40. U.S. Congress House Clerk, "Statistics of the Congressional Election of November 4, 2008," accessed March 28, 2013
  41. Clerk.house.gov, "2006 vote records," accessed April 16, 2013
  42. U.S. Congress House Clerk, "Statistics of the Congressional Election of November 2, 2004," accessed March 28, 2013
  43. Open Secrets, "G.K. Butterfield," accessed April 16, 2015
  44. Open Secrets, "G.K. Butterfield 2014 Election Cycle," accessed April 10, 2015
  45. Open Secrets, "Winning vs. Spending," accessed April 10, 2015
  46. Federal Election Commission, "G.K. Butterfield Summary Report," accessed August 1, 2013
  47. Federal Election Commission, "G.K. Butterfield April Quarterly," accessed August 1st, 2013
  48. Federal Election Commission, "G.K. Butterfield July Quarterly," accessed July 30, 2013
  49. Federal Election Commission, "G.K. Butterfield October Quarterly," accessed October 22, 2013
  50. Federal Election Commission, "G.K. Butterfield Year-End Quarterly," accessed February 13, 2014
  51. Federal Election Commission, "G.K. Butterfield April Quarterly," accessed May 5, 2014
  52. Federal Election Commission, "G.K. Butterfield Pre-Primary," accessed October 31, 2014
  53. Federal Election Commission, "G.K. Butterfield July Quarterly," accessed October 31, 2014
  54. Federal Election Commission, "G.K. Butterfield October Quarterly," accessed October 31, 2014
  55. Federal Election Commission, "G.K. Butterfield Pre-General," accessed October 31, 2014
  56. Open Secrets, "G.K. Butterfield 2012 Election Cycle," accessed March 1, 2013
  57. Open Secrets, "G.K. Butterfield 2010 Election Data," accessed December 29, 2011
  58. OpenSecrets.org, "G.K. Butterfield (D-NC), 2012," accessed February 18, 2014
  59. This figure represents the average annual percentage growth from either 2004 (if the member entered office in 2004 or earlier) or their first year in office (as noted in the chart below) to 2012, divided by the number of years calculated.
  60. This number was found by dividing each member's total net worth growth percentage by the number of years included in the calculation.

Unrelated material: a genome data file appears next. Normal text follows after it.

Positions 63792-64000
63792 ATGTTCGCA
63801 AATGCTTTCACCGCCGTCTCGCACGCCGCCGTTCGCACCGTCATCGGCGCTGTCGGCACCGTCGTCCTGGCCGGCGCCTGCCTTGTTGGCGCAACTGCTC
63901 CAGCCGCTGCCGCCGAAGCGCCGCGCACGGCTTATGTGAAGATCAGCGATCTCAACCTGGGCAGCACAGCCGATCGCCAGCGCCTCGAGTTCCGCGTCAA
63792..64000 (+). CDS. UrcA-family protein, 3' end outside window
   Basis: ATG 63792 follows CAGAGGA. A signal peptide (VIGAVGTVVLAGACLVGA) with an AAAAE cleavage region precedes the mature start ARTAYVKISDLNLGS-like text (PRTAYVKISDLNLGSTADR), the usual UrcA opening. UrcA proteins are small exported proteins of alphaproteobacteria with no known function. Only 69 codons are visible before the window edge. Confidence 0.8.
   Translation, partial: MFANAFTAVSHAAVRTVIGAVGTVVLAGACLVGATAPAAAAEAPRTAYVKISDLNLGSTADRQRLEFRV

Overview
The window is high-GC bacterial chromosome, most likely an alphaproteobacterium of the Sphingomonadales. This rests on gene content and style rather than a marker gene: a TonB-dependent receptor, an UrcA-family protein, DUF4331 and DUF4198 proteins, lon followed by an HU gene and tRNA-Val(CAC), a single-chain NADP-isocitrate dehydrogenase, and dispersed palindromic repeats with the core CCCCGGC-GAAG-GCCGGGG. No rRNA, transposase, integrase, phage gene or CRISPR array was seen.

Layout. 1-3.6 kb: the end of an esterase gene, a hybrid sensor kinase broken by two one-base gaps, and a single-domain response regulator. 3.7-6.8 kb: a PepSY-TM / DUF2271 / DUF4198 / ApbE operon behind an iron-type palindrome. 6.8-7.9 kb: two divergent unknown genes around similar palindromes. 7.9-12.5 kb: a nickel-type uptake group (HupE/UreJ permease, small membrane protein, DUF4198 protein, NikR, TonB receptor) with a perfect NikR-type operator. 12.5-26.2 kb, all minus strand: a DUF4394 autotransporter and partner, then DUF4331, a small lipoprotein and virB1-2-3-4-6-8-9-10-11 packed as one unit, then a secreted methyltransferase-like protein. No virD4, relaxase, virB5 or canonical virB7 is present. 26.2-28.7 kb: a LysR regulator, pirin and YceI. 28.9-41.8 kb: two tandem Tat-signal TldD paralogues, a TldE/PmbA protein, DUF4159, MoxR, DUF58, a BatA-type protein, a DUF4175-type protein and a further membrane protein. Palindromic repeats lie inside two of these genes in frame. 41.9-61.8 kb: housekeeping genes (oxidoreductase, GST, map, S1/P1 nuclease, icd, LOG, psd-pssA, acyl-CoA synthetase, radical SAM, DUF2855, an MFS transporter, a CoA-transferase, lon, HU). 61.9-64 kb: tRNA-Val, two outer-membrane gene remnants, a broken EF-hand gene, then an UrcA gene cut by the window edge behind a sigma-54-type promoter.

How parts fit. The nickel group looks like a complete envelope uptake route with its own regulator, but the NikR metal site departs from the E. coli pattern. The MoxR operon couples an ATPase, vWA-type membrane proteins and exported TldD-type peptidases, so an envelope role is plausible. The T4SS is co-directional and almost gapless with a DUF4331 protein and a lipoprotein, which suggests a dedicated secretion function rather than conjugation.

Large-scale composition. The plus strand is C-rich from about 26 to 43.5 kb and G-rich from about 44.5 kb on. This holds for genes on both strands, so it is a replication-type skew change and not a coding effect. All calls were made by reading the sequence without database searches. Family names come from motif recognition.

61. This figure represents the total percentage growth divided by the number of years for which there are net worth figures for each member.
  62. This figure was calculated using median asset data from the Census Bureau. Please see the Congressional Net Worth data for Ballotpedia spreadsheet for more information on this calculation.
  63. OpenSecrets.org, "Rep. G. K. Butterfield," accessed September 26, 2014
  64. 64.0 64.1 GovTrack, "G.K. Butterfield," accessed August 12, 2014
  65. OpenCongress, "G.K. Butterfield," accessed August 12, 2014
  66. LegiStorm, "G.K. Butterfield," accessed September 25, 2012
  67. National Journal, "2013 Congressional Vote Ratings," accessed August 12, 2014
  68. National Journal, "2012 Congressional Vote Ratings," accessed March 7, 2013
  69. National Journal, "Searchable Vote Ratings Tables: House," accessed February 23, 2012
  70. OpenCongress, "Voting With Party," accessed July 2014
  71. OpenCongress, "Voting With Party," accessed July 2014
  72. Congressman G.K. Butterfield, 1st District of North Carolina, "Biography," accessed December 29, 2011
Political offices
Preceded by
Frank Ballance
U.S. House of Representatives - North Carolina District 1
2004–Present
Succeeded by
'
Preceded by
'
North Carolina Special Superior Court Judge
2002-2004
Succeeded by
'
Preceded by
'
Justice of the North Carolina Supreme Court
2001-2002
Succeeded by
'
Preceded by
'
North Carolina Resident Superior Court Judge
1988-2001
Succeeded by
'